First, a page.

The nature of the US President's confused worldview became clear during his last election campaign. Obama seized on the writing of Robert Kagan, one of his opponent Mitt Romney's foreign policy advisers. Kagan's main thesis, set out in an article for the New Republic, was that ongoing arguments about America's decline were significantly overstated and that the world had not returned to the pre-Second World War situation of roughly equal great powers.
Instead, Kagan, and by extension Obama, perceived a world of "uni-multipolarity". In other words, the US remained the sole superpower, with several secondary powers jostling beneath.
For Kagan, American power has always been a source of ambivalence for the rest of the world, even while it valued the US's regulatory function in times of crisis. America's decline or continued leadership had always been a matter of strategic choice for the president, regardless of outside opinion.
Beyond the ivory tower, there is nothing particularly unusual about adopting Kagan's worldview. The problem is that Obama's political education occurred during the so-called "holiday from history", in the early 1990s.
The immediate aftermath of the Cold War was a period of tremendous optimism. American power was unambiguously preponderant and triumphant. At the time it didn't seem to matter that President Clinton had no coherent grand strategy. There appeared to be no limits to Western democracy, which led to an unsophisticated enlargement of Nato.
Obama was lulled into a false sense of security by the apparent teleology of Francis Fukuyama's notion of the "End of History", the seemingly inevitable march of liberal democracy. When coupled with Kagan's view of the relative balance of power and continued American preponderance, it is understandable why Obama thought himself free of the burden of making difficult strategic choices.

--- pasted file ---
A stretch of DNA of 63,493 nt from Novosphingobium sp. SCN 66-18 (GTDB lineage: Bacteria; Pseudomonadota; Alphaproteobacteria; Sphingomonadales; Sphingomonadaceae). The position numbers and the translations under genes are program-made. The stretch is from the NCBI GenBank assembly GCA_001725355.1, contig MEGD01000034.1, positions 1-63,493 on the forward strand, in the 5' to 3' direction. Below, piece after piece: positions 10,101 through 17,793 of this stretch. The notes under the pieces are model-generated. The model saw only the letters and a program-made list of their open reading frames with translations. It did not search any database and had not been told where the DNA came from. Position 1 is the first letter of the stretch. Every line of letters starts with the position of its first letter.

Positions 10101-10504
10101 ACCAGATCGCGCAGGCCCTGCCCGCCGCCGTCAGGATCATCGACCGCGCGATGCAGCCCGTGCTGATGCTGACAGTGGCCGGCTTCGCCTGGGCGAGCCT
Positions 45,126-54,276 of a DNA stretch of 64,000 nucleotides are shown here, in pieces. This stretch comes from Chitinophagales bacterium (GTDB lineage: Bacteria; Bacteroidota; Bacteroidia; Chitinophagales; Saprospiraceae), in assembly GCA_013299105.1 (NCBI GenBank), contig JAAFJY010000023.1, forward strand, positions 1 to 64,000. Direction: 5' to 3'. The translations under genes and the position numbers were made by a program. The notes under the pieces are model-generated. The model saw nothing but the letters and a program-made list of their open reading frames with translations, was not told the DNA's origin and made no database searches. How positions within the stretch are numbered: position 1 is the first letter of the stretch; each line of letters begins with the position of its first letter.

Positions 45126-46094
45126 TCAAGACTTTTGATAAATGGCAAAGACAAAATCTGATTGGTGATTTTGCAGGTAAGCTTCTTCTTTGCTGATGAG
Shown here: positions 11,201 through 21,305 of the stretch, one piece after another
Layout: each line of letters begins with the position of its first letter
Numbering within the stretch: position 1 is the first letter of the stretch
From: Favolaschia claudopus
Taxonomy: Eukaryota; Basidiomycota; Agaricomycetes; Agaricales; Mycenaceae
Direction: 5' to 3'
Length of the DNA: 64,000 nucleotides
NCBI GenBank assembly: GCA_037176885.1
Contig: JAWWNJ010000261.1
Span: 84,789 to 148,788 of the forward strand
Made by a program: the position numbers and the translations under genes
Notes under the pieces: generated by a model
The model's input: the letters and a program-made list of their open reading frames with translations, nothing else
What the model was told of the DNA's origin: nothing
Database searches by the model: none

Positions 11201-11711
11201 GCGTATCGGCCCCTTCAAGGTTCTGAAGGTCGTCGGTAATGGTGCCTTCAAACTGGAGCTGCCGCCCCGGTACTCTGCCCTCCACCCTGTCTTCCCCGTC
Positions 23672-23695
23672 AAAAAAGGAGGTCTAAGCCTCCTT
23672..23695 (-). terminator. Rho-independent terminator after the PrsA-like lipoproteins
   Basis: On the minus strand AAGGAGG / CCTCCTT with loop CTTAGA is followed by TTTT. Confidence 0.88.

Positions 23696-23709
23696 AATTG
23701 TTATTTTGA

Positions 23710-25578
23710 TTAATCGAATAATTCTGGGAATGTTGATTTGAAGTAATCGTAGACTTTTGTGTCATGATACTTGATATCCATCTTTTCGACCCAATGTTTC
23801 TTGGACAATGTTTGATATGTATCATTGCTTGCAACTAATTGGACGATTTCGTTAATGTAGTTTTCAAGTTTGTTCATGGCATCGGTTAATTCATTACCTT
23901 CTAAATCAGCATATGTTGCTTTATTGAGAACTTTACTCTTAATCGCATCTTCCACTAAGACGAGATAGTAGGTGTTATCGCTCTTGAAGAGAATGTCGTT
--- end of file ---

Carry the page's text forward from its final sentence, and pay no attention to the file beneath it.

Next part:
The Ukraine crisis illustrates that the stability and spread of democracy, which appeared certain 20 years ago, is gradually disintegrating. It is against this backdrop that Obama has failed to make the case for America's longstanding defence of the liberal world order.
Obama came into office with three foreign policy objectives, which fell short of the coherence of an actual strategy. First, he repeatedly tied domestic economic renewal to national security. Second, he was determined to wind down the wars in Iraq and Afghanistan. Third, he was sensitive to America's global standing, which had reached a nadir, due to the unpopularity of those two wars.
As Obama's deputy national security adviser for strategic communications Ben Rhodes put it to the New Yorker, "If you were to boil it all down to a bumper sticker, it's ‘Wind down these two wars, re-establish American standing and leadership in the world, and focus on a broader set of priorities, from Asia and the global economy to a nuclear nonproliferation regime."